The Russian president has eaten too many American carrots. It's time for Obama to use the stick
State friendships are built upon common interests and shared ideals. It's strange, then, that so many commentators have reacted with shock to the new Russian law banning adoptions to American families. In today's geopolitical landscape, Russia and America simply do not share interests and ideals. And yet, for years President Obama had been showered with praise for his supposed warming of the U.S.-Russia relationship. Unfortunately, in substantive terms, this warming has been fictional. Vladimir Putin's Russia is no friend of America. The hard reality is that during Obama's first term, Russia has been an unrepentant U.S. adversary. And where Russia has gained much from Obama, the U.S. has achieved little in return.
Over the next four years, Obama needs a new Russian strategy; the "reset" obsession needs to go. "Resolve" must become the new theme for American policy towards Russia.
Entering office, Obama's "reset" ambitions were eminently reasonable. As the last administration came to end, George W. Bush resorted to using the U.S. military to pressure Putin to end his invasion of Georgia. Not exactly a happy closing chapter for a once hopeful relationship. Obama was right to try and improve the situation, but in his sustained patience he has played into Putin's hands. While many foreign policy observers have taken satisfaction from the post-Bush turn towards multilateralism and away from arrogance, in Russia's emboldened actions, gratification has come at a high price. Over the past four years, whether pulling Dmitri Medvedev's strings or in seizing the presidency for himself, Putin has reinforced an aggressive, anti-American foreign policy.
Consider the record. With both indirect and direct Russian support, Iran continues its nuclear pursuits. (It ought to go without saying that a nuclear Iran would be a disaster for the region and for international security.) In eastern Europe, Russia employs its energy export industry as a weapon of greed and a tool for political blackmail. In western Europe, close allies of the Russian president are suspected of assassination plots. In 2006, a Putin critic was assassinated in London. Across Europe, Russia is using its recent WTO accession to its own advantage, while simultaneously reneging on its membership obligations. In Syria, Russia continues to prop up the Assad regime, providing the dictator with diplomatic cover and a steady supply of weapons to enable his continuing massacres.
Putin's foreign policy views the norms of international relations, humanitarian law, and respect for democracy as nothing but obstacles inhibiting Putin's raw pursuit of power. These obstacles aren't only to be hurdled, but to be crushed.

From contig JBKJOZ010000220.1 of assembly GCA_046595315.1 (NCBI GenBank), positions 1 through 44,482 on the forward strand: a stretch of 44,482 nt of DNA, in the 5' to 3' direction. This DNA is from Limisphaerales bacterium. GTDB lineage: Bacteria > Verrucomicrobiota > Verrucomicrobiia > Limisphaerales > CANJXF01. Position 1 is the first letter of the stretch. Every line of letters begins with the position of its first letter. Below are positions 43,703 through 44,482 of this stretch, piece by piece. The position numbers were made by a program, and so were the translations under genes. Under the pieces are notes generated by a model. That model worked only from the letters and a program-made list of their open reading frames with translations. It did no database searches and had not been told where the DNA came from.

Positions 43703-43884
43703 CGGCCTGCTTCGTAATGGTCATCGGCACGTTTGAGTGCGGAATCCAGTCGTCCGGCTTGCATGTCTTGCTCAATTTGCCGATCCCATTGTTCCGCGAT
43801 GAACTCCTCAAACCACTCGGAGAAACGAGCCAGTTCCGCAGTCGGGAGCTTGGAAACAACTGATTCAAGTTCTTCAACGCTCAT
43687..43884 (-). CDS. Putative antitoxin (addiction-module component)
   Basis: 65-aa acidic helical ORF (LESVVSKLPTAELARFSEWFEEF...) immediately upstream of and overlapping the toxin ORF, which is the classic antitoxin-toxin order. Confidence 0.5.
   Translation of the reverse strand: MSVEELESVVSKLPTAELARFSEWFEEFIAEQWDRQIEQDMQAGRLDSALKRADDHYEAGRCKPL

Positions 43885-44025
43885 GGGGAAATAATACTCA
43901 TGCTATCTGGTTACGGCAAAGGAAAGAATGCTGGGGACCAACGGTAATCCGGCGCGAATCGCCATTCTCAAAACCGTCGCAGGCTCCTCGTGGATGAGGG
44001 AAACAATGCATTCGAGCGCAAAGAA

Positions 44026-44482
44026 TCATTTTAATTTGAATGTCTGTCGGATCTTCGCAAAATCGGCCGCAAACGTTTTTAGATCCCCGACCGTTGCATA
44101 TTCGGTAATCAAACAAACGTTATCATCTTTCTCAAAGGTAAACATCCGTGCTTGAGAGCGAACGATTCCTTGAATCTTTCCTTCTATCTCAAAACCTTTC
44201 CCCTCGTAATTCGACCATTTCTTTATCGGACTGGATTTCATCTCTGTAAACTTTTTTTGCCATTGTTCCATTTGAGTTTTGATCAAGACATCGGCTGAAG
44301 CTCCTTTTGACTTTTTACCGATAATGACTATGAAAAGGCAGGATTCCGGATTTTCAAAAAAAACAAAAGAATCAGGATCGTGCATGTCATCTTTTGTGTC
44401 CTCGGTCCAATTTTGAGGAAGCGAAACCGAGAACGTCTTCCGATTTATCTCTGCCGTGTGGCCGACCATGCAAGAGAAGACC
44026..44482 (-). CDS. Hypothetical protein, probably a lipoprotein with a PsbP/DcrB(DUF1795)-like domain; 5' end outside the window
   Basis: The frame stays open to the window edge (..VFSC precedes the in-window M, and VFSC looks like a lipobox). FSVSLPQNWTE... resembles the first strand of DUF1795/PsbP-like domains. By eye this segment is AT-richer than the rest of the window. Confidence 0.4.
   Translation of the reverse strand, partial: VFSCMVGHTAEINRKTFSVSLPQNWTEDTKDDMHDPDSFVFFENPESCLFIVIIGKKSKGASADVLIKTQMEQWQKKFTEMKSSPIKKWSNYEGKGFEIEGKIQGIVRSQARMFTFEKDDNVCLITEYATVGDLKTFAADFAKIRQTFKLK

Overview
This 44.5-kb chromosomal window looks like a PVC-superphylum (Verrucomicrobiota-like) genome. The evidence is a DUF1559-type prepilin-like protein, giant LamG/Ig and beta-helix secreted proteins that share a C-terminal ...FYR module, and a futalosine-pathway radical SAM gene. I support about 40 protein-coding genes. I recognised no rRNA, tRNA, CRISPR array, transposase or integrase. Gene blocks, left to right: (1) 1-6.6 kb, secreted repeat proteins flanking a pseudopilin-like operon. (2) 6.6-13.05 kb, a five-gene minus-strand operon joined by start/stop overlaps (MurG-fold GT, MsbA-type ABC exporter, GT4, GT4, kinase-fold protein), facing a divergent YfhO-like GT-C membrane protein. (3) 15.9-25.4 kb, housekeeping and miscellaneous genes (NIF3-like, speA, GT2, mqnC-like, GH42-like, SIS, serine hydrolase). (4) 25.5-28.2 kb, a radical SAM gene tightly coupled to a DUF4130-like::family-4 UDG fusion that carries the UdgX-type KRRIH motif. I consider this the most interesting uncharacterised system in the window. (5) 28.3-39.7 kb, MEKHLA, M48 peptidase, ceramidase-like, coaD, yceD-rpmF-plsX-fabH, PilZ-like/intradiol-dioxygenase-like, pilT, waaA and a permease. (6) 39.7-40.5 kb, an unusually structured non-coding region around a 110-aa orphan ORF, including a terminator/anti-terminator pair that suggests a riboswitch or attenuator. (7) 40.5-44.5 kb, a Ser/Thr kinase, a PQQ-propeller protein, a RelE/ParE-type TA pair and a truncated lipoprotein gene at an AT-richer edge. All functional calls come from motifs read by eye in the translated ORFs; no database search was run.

And tragically, it isn't just abroad where Putin has rejected the spirit of Obama's overtures. Consider his domestic policies. In banning adoptions to the U.S., Putin is now using Russian children as political pawns. Faced with a Russian social care system that is exceptionally poor, adoptions to America answer a deep moral need. Putin doesn't care. This is simply an opportunity to bully Obama deeper into submission. Sadly, as Obama's cancelation of the missile defense shield indicates, Putin has often been successful in this endeavor.
Indeed, what has the U.S. gained from its conciliatory policy? The unpleasant answer: A nuclear arms control treaty that Russia probably would have supported anyway. The United States and the world are badly served by our current Russia policy. We have a highly capable ambassador in Moscow. We need a tough policy to match. In this regard, there are a number of steps that Obama must take.
First, he should stand more firmly in support of our eastern European allies. He can start by embracing outgoing Sen. Richard Lugar's energy export plan. Second, Obama should openly and aggressively condemn Russian support for dictators and authoritarian domestic practices. Third, he should build upon the Magnitsky Act, isolating corrupt Russian officials from the U.S. financial system. In short, Obama must begin to stand up to Putin. Our international interests and ideals demand it. Before the November election, Obama promised Russia greater "flexibility" if he was able to win re-election. That was a mistake. The president needs to situate his second term Russia policy in a much greater clarity of purpose. Obama must end Putin's holiday. The Russian president has eaten enough American carrots. If necessary, Obama should be ready to offer the stick.
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